Below is the fourth posting in a series of selected articles from the
National Teaching and Learning Forum newsletter reproduced here as
part of our "Shared Mission Partnership" announced in Posting #204.
In the article, "Combining Undergraduate Research and Learning: A
Three-Step Approach," the authors looks at a high-leverage way for
faculty to integrate teaching and research with a considerable
pay-off for undergraduates.
NT&LF has a wealth of information on all aspects of teaching and learning.
If you are not already a subscriber, you can check it out at
[http://www.ntlf.com/] The on-line edition of the Forum--like the
printed version - offers subscribers insight from colleagues eager to
share new ways of helping students reach the highest levels of
UP NEXT: Gender and Diversity in Canada
-------------------- 1,054 words ------------------
COMBINING UNDERGRADUATE RESEARCH AND LEARNING: A THREE-STEP
Bunmi O. Olatunji and Donna M. Desforges, of Wisconsin-Stevens Point
Today's undergraduate is typically accustomed to traditional learning
methods--taking information in through textbooks and lectures,
memorizing that information, and reproducing it on an exam. Relying
solely on such methods of teaching and learning may undermine the
unique learning needs of students (Kaplan & Kies, 1995), and hence
provide a less than optimal learning situation. In addition to the
development of intellectual and critical thinking skills, student
needs include learning about the process as well as the content in
their disciplines. And underpinning all their needs, students have a
basic need to feel and actually have ownership in their education. In
light of that, we conceptualize the optimal teaching and learning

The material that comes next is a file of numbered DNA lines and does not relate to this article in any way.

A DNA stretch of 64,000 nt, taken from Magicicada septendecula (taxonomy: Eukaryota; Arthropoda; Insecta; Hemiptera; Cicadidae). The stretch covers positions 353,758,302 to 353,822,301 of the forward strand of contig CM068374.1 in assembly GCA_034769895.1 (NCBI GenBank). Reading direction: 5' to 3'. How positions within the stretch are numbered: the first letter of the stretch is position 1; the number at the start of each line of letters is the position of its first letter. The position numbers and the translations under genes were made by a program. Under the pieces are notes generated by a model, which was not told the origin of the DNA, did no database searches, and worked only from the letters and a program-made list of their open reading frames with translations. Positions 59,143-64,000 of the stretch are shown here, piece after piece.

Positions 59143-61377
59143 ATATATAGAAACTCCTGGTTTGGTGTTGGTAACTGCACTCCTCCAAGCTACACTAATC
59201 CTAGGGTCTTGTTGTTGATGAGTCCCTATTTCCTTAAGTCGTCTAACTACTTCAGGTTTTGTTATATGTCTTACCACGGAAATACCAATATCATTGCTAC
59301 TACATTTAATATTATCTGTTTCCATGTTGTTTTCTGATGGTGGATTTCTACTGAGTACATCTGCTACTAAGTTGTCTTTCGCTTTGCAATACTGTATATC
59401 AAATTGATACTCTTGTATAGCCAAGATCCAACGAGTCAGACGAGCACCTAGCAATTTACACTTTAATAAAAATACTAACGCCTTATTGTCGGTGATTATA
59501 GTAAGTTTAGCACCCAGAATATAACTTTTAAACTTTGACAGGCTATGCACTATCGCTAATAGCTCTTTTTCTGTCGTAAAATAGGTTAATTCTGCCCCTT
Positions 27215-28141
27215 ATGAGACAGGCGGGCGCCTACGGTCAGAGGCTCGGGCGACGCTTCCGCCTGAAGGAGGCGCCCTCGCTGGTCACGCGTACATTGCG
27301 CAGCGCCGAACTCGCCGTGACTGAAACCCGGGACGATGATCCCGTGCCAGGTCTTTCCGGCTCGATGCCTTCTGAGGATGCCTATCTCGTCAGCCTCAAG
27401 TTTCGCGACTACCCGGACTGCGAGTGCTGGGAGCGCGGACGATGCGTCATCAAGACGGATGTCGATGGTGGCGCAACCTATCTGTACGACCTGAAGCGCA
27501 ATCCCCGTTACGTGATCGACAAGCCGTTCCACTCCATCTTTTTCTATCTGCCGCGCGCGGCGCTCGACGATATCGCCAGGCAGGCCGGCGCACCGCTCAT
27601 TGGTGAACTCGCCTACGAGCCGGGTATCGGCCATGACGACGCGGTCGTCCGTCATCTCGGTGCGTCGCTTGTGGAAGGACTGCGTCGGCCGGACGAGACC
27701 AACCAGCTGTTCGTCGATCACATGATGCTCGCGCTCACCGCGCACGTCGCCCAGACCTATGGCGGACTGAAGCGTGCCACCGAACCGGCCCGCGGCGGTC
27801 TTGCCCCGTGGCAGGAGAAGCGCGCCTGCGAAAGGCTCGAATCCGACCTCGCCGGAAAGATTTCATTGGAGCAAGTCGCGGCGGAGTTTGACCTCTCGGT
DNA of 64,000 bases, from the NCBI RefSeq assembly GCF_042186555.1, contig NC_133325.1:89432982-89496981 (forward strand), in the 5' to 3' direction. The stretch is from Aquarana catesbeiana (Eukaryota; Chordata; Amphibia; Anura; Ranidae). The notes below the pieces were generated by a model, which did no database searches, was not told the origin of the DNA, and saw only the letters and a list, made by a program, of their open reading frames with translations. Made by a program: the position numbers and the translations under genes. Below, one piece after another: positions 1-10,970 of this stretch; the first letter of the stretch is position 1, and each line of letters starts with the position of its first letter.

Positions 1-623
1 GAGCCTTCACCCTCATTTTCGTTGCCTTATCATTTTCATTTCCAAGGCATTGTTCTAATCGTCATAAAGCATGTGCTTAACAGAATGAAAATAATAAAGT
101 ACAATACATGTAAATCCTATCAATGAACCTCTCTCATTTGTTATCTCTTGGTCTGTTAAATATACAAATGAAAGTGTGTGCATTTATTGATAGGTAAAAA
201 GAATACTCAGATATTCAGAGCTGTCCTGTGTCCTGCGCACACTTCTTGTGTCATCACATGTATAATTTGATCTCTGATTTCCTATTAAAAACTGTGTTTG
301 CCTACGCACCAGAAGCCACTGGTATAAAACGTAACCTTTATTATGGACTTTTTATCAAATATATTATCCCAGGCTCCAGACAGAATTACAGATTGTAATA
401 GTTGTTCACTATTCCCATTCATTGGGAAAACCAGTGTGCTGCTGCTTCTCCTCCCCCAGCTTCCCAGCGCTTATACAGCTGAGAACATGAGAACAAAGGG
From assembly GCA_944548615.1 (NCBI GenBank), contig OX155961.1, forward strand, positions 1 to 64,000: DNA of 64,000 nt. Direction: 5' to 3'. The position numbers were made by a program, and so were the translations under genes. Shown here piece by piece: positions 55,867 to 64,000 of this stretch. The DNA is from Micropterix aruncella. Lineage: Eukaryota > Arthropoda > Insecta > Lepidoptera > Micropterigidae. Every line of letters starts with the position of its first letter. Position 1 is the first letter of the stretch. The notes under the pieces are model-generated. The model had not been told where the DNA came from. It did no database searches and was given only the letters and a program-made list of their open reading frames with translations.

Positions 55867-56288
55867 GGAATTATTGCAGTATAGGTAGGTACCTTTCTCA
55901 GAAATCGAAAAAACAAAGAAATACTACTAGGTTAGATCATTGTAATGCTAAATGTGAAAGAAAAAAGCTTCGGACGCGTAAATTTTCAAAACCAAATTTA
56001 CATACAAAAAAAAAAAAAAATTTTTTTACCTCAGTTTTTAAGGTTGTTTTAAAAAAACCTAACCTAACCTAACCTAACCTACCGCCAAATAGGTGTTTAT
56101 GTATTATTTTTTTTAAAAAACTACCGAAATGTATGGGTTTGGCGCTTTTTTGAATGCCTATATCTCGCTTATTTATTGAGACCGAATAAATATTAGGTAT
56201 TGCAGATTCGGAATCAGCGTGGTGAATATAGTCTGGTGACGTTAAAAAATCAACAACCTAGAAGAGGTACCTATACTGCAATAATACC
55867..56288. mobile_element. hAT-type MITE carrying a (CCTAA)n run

experience as requiring three steps: stimulation, application, and
integration. Further, we believe that faculty-student collaborative
research and other scholarly activity offer an excellent means of
incorporating these steps into students' learning experiences, thus
more fully meeting their educational needs.
The Three-Step Approach
As it applies to learning, stimulation means a more active engagement
with the material to be learned, as well as growth and development of
interest in the material and in their abilities to work with it. Often times,
students may experience participation in their classes as a daunting
situation where the potential for ridicule or embarrassment
reinforces well-rehearsed silence. To remedy this situation and
really engage students, faculty must play the role of facilitator,
developing a climate of trust in which students can openly risk
examining their personal thoughts, confusions, and opinions (Barkham
& Elender, 1995). Students require an environment in which they can
go beyond merely memorizing facts in order to grow as intellectuals.
Several methods of stimulation help create such an environment. For
example, asking specific controversial questions relevant to course
material helps draw students out. Having students debate various
positions on current topics or issues further stimulates students'
critical thinking skills. The method for stimulating learning we
advocate is student involvement in research and scholarly activity.
For maximum effectiveness, this involvement should include every
aspect of the activity, from the initial conception of the research
plan to the final research product. But more on this in a moment.
Is the smartest person in the class the person who can remember the
most information at the time of the exam? Or is it the person who can
information and correctly apply it to a novel situation? Studies have shown
that when given two identical exams on different occasions, undergraduate
students do significantly worse on the second exam (Harrison, 1995). Part
of the problem may stem from the students' lack of broader application of
the material they have studied. In other words, the exam was the only
opportunity students had to apply the material. Long-term retention of
information calls for a broader application or use of the information
The final phase of learning--and of our model for improved
teaching--comes when students are able to integrate material into a
broader knowledge base. Fostering integrative learning requires that
faculty encourage students to analyze and interpret class literature,
as well as indicate the extent to which they agree or disagree with
the author's perspective. Thus--harking back to the importance of